The long and the short of it

Dynagas builds success on experience gained from wide vessel trading, a high quality and flexible fleet and a fully integrated organisation. Dynagas Ltd is a fully integrated LNG Shipping company that built its LNG business on the short-term charter market. Now, with a proven track record and a solid customer base, it is expanding its LNG carrier fleet in a strong market.

  • Gunvor Hatling Midtbø
    Vice President, Communications

After closely watching the LNG segment for several years, Dynagas ordered its first three LNG carriers from Hyundai Heavy Industries (HHI) in 2004. The Kyoto protocol was about to come into force and regulatory trends as well as a shift in consumer preferences all pointed to a future based on cleaner burning fuels. Dynagas Commecial Director, Tony Lauritzen, says that based on an anticipated demand for LNG transportation, Dynagas wanted to become a high quality and reliable first-class LNG shipping company offering flexible shipping transportation solutions to first class clients.

“We built our carriers with the experienced HHI and selected the most robust and reliable equipment makers. Ensuring that we selected a design that was optimised for terminal compatibility was critical. At 150,000 cubic metres (cbm), the vessels were built to accommodate the average cargo size and guaranteed wide terminal acceptance. We also opted for full in-house operations and pursued short-term charter employment with as many first class charterers as possible. This meant the company would be exposed to different trades and market participants in order to gain industry experience,” he points out.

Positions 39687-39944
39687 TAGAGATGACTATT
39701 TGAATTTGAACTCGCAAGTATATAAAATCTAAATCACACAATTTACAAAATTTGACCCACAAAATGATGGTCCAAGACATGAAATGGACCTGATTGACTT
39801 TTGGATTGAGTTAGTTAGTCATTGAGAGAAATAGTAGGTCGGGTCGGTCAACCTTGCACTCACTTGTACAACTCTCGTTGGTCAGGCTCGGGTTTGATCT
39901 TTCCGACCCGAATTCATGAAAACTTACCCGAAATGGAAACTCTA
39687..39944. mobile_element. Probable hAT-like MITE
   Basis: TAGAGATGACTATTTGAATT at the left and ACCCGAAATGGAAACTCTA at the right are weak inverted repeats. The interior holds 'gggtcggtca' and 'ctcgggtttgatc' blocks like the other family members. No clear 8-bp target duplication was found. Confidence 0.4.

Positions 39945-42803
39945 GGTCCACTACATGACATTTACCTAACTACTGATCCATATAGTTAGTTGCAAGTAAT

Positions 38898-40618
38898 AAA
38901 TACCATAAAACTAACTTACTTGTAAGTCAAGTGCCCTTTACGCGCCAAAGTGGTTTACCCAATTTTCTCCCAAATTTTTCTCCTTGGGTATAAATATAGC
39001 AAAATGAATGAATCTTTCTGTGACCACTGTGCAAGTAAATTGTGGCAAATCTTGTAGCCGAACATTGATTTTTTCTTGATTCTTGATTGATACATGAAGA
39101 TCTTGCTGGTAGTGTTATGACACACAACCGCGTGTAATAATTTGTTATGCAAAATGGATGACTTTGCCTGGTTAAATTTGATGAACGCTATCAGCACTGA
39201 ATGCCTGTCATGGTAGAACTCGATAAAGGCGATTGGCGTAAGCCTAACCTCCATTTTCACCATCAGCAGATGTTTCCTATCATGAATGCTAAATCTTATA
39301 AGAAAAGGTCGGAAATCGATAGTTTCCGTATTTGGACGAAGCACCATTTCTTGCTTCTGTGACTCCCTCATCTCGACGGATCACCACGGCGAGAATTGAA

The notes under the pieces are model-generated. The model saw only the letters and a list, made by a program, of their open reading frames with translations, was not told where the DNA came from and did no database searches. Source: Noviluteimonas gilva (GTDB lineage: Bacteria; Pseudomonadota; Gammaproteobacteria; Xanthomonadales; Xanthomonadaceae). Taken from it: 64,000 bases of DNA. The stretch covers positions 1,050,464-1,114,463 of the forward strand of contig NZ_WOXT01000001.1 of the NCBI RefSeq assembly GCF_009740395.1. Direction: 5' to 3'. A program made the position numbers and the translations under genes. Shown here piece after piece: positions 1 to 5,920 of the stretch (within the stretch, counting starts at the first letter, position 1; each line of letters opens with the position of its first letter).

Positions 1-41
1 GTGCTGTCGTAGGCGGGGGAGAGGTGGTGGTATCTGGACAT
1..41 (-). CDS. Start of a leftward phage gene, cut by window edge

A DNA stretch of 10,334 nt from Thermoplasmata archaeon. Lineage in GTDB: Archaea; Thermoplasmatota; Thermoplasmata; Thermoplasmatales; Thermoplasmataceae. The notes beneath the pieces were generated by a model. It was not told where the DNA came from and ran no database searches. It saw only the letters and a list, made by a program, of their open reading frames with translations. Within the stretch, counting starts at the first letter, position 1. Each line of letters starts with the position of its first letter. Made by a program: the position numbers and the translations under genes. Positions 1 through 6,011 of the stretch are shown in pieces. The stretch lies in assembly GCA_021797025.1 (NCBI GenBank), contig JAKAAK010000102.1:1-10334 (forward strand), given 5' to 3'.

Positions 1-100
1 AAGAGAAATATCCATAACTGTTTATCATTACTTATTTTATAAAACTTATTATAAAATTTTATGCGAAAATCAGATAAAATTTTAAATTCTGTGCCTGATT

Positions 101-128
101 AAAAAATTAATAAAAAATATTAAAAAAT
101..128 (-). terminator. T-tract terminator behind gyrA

The LNG sector was built on the idea of long-term contracts. This allowed Dynagas to offer a clear alternative
to charterers looking for more flexible shipping solutions which Lauritzen says, “enabled their cargoes to reach the highest paying markets and realise the true value of the commodity.” While a long-term time charter approach may have been an easier way to enter the industry, Lauritzen says there were other reasons for Dynagas to go down the short-term route.

“There aren’t many LNG ship owners that can match our ratio of terminals visited divided by years and vessels”

“Many operators sign long-term charters with a fixed load and discharge terminal. We realised that we needed to take a different approach to quickly progress in the sector. Despite being offered long-term charters, we chose to do business with several charterers with a wide trading pattern, calling at different terminals. This helped us gain trading and terminal experience and build up an operation that exceeded the requirements of various industry participants. It hasn’t been easy, but it has resulted in the company building up a robust knowledge base,” he explains.